Miss or Mrs?, by Wilkie Collins

Fourth Scene.

Muswell Hill.

The next day Turlington drove to the suburbs, on the chance of finding the Graybrookes at home again. Sir Joseph disliked London, and could not prevail on himself to live any nearer to the metropolis than Muswell Hill. When Natalie wanted a change, and languished for balls, theaters, flower-shows, and the like, she had a room especially reserved for her in the house of Sir Joseph’s married sister, Mrs. Sancroft, living in that central deep of the fashionable whirlpool known among mortals as Berkeley Square.

On his way through the streets, Turlington encountered a plain proof that the Graybrookes must have returned. He was passed by Launce, driving, in company with a gentleman, in a cab. The gentleman was Launce’s brother, and the two were on their way to the Commissioners of Police to make the necessary arrangements for instituting an inquiry into Turlington’s early life.

Arrived at the gate of the villa, the information received only partially fulfilled the visitor’s expectations. The family had returned on the previous evening. Sir Joseph and his sister were at home, but Natalie was away again already. She had driven into town to lunch with her aunt. Turlington went into the house.

“Have you lost any money?” Those were the first words uttered by Sir Joseph when he and Richard met again, after the parting on board the yacht.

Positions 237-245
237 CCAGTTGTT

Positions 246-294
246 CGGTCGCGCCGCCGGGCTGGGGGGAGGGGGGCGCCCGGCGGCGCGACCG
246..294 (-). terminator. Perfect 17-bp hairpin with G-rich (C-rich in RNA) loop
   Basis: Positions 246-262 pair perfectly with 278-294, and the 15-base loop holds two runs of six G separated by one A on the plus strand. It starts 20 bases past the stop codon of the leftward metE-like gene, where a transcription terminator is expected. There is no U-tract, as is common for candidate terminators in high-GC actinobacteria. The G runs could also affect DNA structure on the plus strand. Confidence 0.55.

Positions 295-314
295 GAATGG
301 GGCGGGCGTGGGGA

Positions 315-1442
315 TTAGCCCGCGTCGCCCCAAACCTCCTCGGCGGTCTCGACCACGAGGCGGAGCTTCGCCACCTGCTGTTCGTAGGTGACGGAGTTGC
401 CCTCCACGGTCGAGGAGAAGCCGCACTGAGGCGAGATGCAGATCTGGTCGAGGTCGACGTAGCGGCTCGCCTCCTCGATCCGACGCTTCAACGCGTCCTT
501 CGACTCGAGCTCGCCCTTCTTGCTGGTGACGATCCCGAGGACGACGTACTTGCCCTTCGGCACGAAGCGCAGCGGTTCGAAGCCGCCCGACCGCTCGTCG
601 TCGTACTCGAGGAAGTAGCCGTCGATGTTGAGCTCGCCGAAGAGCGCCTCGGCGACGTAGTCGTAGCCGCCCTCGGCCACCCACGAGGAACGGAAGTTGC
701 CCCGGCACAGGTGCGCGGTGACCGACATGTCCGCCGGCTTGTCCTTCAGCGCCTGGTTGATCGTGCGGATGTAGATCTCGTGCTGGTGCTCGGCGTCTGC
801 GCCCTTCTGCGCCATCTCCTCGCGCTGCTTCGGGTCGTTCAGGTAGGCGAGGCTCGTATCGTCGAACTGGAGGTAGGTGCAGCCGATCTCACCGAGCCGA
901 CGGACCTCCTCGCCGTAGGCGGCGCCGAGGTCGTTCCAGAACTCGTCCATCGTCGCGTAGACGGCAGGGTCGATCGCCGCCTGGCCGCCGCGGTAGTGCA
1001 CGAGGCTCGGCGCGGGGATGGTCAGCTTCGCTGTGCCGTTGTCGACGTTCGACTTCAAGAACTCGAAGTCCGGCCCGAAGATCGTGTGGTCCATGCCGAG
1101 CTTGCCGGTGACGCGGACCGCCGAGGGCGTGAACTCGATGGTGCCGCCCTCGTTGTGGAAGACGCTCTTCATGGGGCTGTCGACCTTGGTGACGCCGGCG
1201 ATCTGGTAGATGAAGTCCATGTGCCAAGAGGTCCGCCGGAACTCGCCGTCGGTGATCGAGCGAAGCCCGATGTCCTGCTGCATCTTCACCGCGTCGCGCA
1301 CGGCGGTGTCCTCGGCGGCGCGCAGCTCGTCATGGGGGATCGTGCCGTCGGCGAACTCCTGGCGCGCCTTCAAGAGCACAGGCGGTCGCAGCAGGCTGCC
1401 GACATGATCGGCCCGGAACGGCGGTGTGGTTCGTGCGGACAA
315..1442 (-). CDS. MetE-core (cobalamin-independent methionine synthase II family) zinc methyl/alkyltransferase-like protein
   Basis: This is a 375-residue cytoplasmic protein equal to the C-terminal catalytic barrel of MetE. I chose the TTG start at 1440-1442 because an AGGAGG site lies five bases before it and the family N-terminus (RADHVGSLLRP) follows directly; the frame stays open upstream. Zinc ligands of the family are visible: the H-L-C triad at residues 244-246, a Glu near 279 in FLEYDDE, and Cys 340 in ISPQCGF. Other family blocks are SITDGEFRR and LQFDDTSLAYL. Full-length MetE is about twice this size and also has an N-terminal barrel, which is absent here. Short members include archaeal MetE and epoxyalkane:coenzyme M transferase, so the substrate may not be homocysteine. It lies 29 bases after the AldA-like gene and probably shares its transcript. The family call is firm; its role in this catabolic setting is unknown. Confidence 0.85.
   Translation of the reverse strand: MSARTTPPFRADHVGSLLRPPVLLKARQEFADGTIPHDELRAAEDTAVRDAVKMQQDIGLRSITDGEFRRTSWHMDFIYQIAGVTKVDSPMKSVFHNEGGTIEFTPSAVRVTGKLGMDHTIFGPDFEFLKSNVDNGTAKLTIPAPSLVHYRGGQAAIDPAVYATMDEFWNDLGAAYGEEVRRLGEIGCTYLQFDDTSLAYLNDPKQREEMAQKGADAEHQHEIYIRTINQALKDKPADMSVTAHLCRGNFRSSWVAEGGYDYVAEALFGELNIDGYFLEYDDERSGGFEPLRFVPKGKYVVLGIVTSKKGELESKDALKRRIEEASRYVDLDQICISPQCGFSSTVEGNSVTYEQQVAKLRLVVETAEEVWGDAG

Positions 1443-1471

“Not a farthing. I might have lost seriously, if I had not got back in time to set things straight. Stupidity on the part of my people left in charge — nothing more. It’s all right now.”

Sir Joseph lifted his eyes, with heartfelt devotion, to the ceiling. “Thank God, Richard!” he said, in tones of the deepest feeling. He rang the bell. “Tell Miss Graybrooke Mr. Turlington is here.” He turned again to Richard. “Lavinia is like me — Lavinia has been so anxious about you. We have both of us passed a sleepless night.” Miss Lavinia came in. Sir Joseph hurried to meet her, and took her affectionately by both hands. “My dear! the best of all good news, Richard has not lost a farthing.” Miss Lavinia lifted her eyes to the ceiling with heartfelt devotion, and said, “Thank God, Richard!”— like the echo of her brother’s voice; a little late, perhaps, for its reputation as an echo, but accurate to half a note in its perfect repetition of sound.